'De Facto State of War' between Israel and Iran

OK, I will ease off this theme soon, and return to more varied topics, after dealing probably tomorrow with some of the more interesting mail that has arrived in response to this and preceding items. To summarize the inflow:

- From people in places other than Israel, the increasing theme is: "Why do you keep talking about a fantasized Israeli raid on Iran that no sane government would consider?" Or, "Aren't you just shifting the 'Overton window' and making a strike more conceivable, by talking about it so much?"

- From people in Israel and a few other places, the increasing theme is: "Why do you keep dismissing the existential threat from a regime sworn to remove the 'cancer' of Israel's existence and that could carry out that threat with one or two bombs?"

I'll go into these issues at least once more -- including with some informed military analysis of worst-case scenarios of an Iranian attack on Israel.

(Also, to answer a question from many people in Israel and a few elsewhere: Yes, I have been there, and I understand how small, exposed, and vulnerable Israel can seem and feel. I was in fact in Israel during the 2003 Iraq war, in Tel Aviv and Haifa, staying for some time near where Iraqi Scud missiles had hit during the 1991 Gulf War. My hotel in the incredibly beautiful town of Haifa was equipped with gas masks and had mandatory drills on use of the bomb shelters. I wrote this article after that stay.)

For now, a long message from a reader in Austin, Texas, who makes a point different from those I have quoted before. He also is a big fan of Jeffrey Goldberg!

Your latest reader responses, about the apparent logical contradictions in Israel's analysis of an Iran strike, illustrate for me a fundamental problem in how this debate is unfolding among commentators.  The trend seems to be to frame it as a war-gaming exercise, where tactical military decisions are made logically and sequentially, and in a very short time frame.  And typically in these commentaries, the danger of Iran attaining nuclear weapons is defined solely by its use of those weapons, as if that is their only possible value.

Let's put aside for a moment other (legitimate) reasons for preventing Iran from going nuclear, such as the detrimental effect to global non-proliferation, a new Middle East arms race, etc. -- and focus just on the Israeli perspective:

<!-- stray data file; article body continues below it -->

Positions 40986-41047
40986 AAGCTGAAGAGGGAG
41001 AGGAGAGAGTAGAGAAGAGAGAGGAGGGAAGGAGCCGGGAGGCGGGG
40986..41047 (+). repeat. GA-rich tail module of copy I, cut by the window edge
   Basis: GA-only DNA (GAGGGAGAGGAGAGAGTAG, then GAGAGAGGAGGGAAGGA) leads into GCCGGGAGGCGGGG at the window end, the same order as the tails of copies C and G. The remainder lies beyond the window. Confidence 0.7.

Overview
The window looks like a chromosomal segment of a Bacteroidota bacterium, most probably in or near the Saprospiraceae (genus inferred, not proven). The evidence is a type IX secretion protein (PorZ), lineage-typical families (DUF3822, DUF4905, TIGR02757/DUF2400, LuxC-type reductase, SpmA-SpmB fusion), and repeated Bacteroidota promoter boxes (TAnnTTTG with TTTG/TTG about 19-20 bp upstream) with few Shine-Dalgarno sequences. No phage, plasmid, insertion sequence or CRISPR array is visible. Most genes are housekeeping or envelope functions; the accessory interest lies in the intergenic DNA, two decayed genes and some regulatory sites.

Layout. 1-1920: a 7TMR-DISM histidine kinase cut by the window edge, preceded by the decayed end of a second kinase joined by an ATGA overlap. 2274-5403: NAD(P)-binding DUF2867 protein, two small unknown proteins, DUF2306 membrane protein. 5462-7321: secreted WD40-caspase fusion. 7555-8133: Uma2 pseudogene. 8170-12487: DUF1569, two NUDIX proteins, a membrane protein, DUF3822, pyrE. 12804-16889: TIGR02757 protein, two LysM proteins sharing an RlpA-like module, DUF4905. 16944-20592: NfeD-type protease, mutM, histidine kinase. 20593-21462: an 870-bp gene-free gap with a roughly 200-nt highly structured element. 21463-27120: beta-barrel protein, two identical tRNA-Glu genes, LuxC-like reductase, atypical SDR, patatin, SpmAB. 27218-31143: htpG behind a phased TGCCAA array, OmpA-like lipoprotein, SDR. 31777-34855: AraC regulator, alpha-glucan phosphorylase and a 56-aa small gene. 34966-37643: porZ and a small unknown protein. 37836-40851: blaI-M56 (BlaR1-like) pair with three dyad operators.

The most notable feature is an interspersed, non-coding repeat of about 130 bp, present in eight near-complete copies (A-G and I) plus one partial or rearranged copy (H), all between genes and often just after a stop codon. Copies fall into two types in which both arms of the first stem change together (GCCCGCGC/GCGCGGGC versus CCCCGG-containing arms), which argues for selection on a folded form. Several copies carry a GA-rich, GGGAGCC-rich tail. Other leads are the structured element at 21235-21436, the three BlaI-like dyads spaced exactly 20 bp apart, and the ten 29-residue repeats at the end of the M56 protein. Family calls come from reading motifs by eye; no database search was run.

It doesn't seem to factor for most people that Iran and Israel have been in a de facto state of war for decades now; the latest tensions did not begin with the election of Netanyahu, as is often lazily implied.  The fact of the matter is that Iran has been fighting Israel through its proxies in Lebanon and Gaza for many years, and it is a conflict that is sustained mostly by Iran's choosing. 

My fear for Israel's long-term survival has less to do with a nuclear strike on Israel, and more to do with Iran enhancing its immunity from reprisal.  With such immunity, Iran can choose to significantly heat up those proxy conflicts with Hamas and Hezbollah.  And there is every reason to believe they will choose this route -- proxy wars against the Jewish state are an invaluable tool for cementing Iran's place as the dominant power broker of the Muslim world.  It is just like Meir Dagan said in his 60 Minutes interview: the Iranians are rational.....just not our kind of rational.

This brings us to the subject of containment.  From the US and European perspective, containment seems like a workable solution.  And they are correct in reaching this conclusion.  It works in North Korea, after all -- a seemingly stable "balance of terror" exists between North and South, and aside from the rare skirmish, the war between them is entirely a cold one.  Wouldn't containment work just as well with Iran?  After all, Iran is utterly outmatched by the US militarily, and is utterly dependent on Europe for trade.  Logic dictates that Iran would never dare flex its nuclear muscle against the West.

Speaking as an American living comfortably in distant Austin, Texas, it appears to be sound policy.  And yet it completely misses the big, ugly picture. 

North Korea is anything but an example of containment at work.  In my view, the continued existence of the North Korean regime -- with the starvation, subjugation, cruelty, murder, and brainwashing of its entire populace, numbering almost 25 million -- represents one of the greatest moral failures in global affairs since probably World War II.  And yet the stalemate there is somehow acceptable, so long as North Korea refrains from selling nuclear know-how or overtly attacks its neighbors.  Any serious observer has to acknowledge that the possession of nuclear weapons has made it infinitely easier for North Korea to maintain the horrific status quo within its borders.